The success of the Autobahn and high-speed motorways in Europe has proved that going fast in a car is not inherently dangerous by itself. On the Autobahn, the majority of vehicles are traveling at the same or similar speeds. According to the Federal Highway Research Institute, among other factors, “disparity of speed is a contributing cause of accidents on U.S. interstates and highways.”
In other words, fast vehicles and slow vehicles occupying the same roadway at the same time significantly increases the risk of accidents. This condition also exists with boats on the water, but can be even worse because of the way water moves around boats and ships.
One of the places where fast and slow boats are frequently in close proximity is along the Intracoastal Waterway during seasonal migration. Winter brings on the exodus of boats in the Northeast and mid-Atlantic, moving south to warmer waters. This migration, which reverses itself in the spring, consists of a wide variety of boat types and sizes. At numerous points along the ICW, many of these boats are occupying narrow, confined stretches of water, with each boat traveling at different speeds. Add to this a dose of commercial traffic, including slow-moving tugs pushing large barges, and you can begin to see the potential for trouble.
One of the keys to safely handling a boat in crowded waterways is having an understanding of how water moves around a boat. Our lesson here is not about the obvious results of someone’s wake affecting your boat, although that’s serious enough. This is about the more subtle and potentially more dangerous effects of how water, and specifically the shallow water of the ICW, affects the handling of your boat.
Most boaters are aware that when boats move through the
water, they push water downward and outward, away from the boat. The larger and heavier the boat, and the shallower the water, the more water is pushed away.
Boaters may be surprised that the same water being pushed away can also draw boats closer to each other.
Without getting too deep into the science of hydrodynamics, let’s take a minute to understand why this is happening. As
water travels along the side of a moving boat, the resulting turbulence creates a vacuum along the hullside. This turbulence has a suction effect, which basically draws anything nearby toward the boat. There have been numerous occasions when I’ve seen a larger, faster boat attempt to pass a smaller, slower boat going in the same direction, only to watch them be drawn much closer to each other than either planned.
When passing in an opposing direction, the wakes from the boats’ bows will cause the boats to repel each other, but when traveling in the same direction, the boats will be drawn toward each other, with the smaller boat feeling the greater effect. Be mindful to give yourself extra room when passing or being passed in the same direction.
An especially challenging situation is when one boat is passing alongside and is just about to overtake the other boat. Because of the wake coming off the bow of the boat being passed, the passing boat has to apply more throttle. At that point, hydrodynamic forces also tend to deflect the passing boat’s bow away from the boat being passed, and draw the stern toward it. As soon as the passing boat’s bow passes the slower boat, the reverse occurs and the stern is repelled, with the increased drag suddenly disappearing. At this point, the helmsman has to respond quickly to keep from unintentionally steering in front of the other boat.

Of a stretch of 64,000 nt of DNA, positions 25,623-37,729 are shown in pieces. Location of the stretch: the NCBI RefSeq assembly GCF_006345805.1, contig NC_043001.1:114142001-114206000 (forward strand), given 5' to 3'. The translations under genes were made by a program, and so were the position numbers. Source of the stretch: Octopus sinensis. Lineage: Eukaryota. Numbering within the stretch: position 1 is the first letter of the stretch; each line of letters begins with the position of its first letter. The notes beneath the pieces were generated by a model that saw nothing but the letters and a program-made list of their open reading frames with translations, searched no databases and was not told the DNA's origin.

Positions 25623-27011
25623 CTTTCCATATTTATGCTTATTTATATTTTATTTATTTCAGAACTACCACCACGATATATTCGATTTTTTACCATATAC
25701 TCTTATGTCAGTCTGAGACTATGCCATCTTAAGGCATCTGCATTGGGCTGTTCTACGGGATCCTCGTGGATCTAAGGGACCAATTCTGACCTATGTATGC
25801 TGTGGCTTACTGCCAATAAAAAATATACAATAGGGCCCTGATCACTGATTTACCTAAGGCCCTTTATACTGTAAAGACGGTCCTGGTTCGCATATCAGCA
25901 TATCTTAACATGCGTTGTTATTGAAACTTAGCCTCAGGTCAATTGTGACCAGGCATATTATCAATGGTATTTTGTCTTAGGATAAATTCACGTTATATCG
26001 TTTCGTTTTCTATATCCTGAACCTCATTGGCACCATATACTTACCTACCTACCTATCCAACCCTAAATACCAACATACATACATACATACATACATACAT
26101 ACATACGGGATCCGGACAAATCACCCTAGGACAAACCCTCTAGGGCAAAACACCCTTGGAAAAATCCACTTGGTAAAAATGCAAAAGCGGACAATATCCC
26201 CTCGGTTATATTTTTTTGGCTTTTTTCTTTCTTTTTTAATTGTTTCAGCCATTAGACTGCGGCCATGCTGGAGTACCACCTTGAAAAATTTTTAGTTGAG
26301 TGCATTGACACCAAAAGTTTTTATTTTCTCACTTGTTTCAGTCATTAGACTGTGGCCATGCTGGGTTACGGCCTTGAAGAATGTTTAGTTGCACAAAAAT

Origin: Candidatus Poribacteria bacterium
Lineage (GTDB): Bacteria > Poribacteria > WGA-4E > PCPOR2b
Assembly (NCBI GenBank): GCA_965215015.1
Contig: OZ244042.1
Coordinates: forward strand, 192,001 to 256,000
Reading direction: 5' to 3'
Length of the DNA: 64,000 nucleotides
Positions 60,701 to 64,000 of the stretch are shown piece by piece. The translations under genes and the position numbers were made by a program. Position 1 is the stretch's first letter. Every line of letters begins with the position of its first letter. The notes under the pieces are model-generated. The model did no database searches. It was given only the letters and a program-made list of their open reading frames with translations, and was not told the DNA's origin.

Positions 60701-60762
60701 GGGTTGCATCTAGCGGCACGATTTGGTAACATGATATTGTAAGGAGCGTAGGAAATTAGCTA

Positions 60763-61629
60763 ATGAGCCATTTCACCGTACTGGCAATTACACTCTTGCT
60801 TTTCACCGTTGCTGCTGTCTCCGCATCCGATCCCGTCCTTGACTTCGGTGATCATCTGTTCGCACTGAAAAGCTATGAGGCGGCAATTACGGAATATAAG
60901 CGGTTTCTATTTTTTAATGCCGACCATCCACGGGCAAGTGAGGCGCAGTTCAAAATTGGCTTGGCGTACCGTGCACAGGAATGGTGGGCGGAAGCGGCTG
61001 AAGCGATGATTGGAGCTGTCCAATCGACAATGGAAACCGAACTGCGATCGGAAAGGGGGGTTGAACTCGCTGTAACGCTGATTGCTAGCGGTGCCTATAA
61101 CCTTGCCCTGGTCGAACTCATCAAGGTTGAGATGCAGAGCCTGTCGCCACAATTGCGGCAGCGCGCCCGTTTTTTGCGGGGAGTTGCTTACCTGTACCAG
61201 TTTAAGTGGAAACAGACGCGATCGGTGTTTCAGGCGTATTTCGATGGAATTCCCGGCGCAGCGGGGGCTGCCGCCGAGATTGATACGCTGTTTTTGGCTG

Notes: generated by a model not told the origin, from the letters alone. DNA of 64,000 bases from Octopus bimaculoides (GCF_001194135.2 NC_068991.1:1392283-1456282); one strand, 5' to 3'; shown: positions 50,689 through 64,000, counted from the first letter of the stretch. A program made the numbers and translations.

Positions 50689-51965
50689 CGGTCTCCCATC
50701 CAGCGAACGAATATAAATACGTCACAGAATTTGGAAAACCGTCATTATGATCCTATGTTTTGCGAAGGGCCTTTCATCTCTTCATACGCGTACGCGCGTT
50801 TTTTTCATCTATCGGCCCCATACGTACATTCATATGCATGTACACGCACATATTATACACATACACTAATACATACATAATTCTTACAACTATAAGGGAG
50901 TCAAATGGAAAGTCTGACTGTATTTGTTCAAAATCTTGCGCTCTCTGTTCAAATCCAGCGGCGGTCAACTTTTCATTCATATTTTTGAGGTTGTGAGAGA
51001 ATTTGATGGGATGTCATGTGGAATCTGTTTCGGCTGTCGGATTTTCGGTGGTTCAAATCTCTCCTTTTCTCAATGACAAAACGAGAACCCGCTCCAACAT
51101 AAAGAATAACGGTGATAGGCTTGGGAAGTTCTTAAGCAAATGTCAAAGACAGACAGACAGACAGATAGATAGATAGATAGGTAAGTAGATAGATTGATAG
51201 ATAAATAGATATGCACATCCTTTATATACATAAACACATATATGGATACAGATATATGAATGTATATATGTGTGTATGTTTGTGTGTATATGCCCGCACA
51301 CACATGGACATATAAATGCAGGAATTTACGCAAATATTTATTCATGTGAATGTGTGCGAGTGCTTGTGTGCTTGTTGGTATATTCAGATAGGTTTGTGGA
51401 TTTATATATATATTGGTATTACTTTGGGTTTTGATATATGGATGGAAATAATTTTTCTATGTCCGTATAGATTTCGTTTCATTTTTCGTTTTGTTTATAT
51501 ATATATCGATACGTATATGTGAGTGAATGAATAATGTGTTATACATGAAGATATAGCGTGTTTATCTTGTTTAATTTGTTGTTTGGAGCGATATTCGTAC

On a recent passage along the ICW, I watched a small, single-screw, displacement-hull trawler passing a tug, and feared I was going to watch the tug run over the little trawler. It didn’t appear that the trawler owner had any idea what was happening; he only knew he was suddenly being pulled in front of the tug. His problem was that he passed too close in a narrow section of water. The water flowing around the tug was acting on the underside of the trawler, causing a decrease in stability, and increasing the potential for the two to come in contact with each other.
Another way of stating this is: When two boats are next to each other and their bows are abreast, the water passing between the two hulls is traveling faster than the water on the outer side of both hulls. This situation can cause the bows to swing away and the sterns of both boats to be drawn toward each other. The suction effect draws the boats closer together.
If you have not experienced this, or are not aware of this potential, you may not know what is causing it and how to react. Always make sure there is enough room to pass without being influenced by the hydrostatic forces of the other boat. Be certain that you have enough power to overcome those forces should you encounter them, and always call the vessel you’re passing to be sure its skipper agrees that the pass is safe for both boats.
In the next issue, we will discuss how to handle your boat in the wakes of passing boats.
This article was originally published in the November/December 2022 issue.